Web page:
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Got curious and did a search on the effects of high protein diets on the liver.
http://www.sportsnutritionsociety.org/s ... 1-2004.pdf


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PostPosted: Sun Jun 18, 2006 3:43 pm 
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Wow. Thanks VoK


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 Post subject:
PostPosted: Sun Jun 18, 2006 11:28 pm 
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TimD wrote:
Got curious and did a search on the effects of high protein diets on the liver.
http://www.sportsnutritionsociety.org/s ... 1-2004.pdf


Good article. It goes to show that a lot of research is flawed and a keen eye for detail is necessary to make any assumption.

However, I feel that the gist of the article is a little too "protein positive." It clearly leans towards the idea that there really is no such thing as excessive protein consumption. But I don't think that's the message that should be given out.

Rather, I think the message should be that one should not worry about excessive protein consumption, but one should not go out of their way to consume as much protein as possible.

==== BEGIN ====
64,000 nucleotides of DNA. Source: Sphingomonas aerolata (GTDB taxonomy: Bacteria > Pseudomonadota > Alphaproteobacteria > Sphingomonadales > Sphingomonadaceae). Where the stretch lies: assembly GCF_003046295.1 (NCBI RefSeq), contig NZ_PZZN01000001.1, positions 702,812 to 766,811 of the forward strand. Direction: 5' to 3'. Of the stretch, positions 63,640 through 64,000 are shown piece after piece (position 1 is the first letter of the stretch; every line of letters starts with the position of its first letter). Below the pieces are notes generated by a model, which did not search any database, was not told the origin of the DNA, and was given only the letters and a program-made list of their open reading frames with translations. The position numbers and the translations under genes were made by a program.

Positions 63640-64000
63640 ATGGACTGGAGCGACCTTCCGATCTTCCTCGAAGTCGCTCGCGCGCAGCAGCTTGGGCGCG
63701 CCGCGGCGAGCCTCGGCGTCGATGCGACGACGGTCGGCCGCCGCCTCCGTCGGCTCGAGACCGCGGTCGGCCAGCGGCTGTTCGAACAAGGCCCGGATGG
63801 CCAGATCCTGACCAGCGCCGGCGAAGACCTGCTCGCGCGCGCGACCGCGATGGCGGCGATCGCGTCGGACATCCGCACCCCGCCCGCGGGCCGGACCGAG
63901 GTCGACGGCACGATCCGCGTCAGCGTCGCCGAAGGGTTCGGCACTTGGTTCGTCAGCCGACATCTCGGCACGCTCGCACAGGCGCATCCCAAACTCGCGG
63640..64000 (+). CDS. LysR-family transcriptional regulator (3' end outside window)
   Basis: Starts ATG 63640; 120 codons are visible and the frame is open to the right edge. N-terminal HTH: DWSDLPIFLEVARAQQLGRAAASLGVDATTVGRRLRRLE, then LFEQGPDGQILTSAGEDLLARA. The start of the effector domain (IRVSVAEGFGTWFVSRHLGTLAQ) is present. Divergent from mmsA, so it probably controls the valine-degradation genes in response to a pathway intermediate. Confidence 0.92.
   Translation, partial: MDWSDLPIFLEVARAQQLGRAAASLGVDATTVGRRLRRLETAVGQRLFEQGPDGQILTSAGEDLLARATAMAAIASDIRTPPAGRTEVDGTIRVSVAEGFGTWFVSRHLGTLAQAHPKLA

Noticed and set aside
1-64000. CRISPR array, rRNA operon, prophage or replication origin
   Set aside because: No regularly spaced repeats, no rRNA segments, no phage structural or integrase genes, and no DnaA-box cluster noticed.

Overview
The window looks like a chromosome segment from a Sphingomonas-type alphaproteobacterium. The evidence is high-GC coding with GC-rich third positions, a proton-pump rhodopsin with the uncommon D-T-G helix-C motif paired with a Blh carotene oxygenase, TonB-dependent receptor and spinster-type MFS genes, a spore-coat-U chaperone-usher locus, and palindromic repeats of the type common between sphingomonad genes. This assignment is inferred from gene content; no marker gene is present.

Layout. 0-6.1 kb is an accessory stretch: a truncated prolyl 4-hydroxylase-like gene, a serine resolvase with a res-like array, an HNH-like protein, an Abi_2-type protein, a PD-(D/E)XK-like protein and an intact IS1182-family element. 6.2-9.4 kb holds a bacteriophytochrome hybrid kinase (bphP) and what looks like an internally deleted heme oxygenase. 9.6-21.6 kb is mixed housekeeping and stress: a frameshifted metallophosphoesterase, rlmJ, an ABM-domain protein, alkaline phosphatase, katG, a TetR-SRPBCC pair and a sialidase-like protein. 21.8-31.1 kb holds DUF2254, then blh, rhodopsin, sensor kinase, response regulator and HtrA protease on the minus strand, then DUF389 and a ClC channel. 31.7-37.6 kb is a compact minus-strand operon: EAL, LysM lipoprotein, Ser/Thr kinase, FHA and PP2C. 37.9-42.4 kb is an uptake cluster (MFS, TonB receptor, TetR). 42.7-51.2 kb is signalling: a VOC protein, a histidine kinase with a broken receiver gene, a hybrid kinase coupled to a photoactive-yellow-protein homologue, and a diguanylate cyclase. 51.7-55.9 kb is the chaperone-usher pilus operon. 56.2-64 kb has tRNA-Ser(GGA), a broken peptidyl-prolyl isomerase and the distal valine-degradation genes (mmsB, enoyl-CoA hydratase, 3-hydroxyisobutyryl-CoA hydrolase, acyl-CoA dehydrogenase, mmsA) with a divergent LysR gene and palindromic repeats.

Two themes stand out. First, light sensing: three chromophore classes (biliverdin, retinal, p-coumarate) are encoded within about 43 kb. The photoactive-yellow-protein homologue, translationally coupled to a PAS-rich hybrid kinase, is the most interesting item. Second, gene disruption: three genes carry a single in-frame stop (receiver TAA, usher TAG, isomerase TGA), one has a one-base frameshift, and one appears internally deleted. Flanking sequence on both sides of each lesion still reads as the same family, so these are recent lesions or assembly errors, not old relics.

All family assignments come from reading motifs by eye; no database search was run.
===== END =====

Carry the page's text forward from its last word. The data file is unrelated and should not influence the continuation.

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PostPosted: Mon Jun 19, 2006 9:34 am 
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One thing you should keep in mind, is you can only use so much at a time. The extra just gets converted to energy though. So it's ok to go over. Some people may only be able to use 30 grams at a time.


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PostPosted: Mon Jun 19, 2006 9:34 am 
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Yep, VOK, I agree completely.Shoot for around 25-35 gr/setting, but don't be overly concerned if it goes a bit high at times, and don't feel the need to overload on protein.
Tim


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 Post subject:
PostPosted: Thu Jul 06, 2006 11:15 am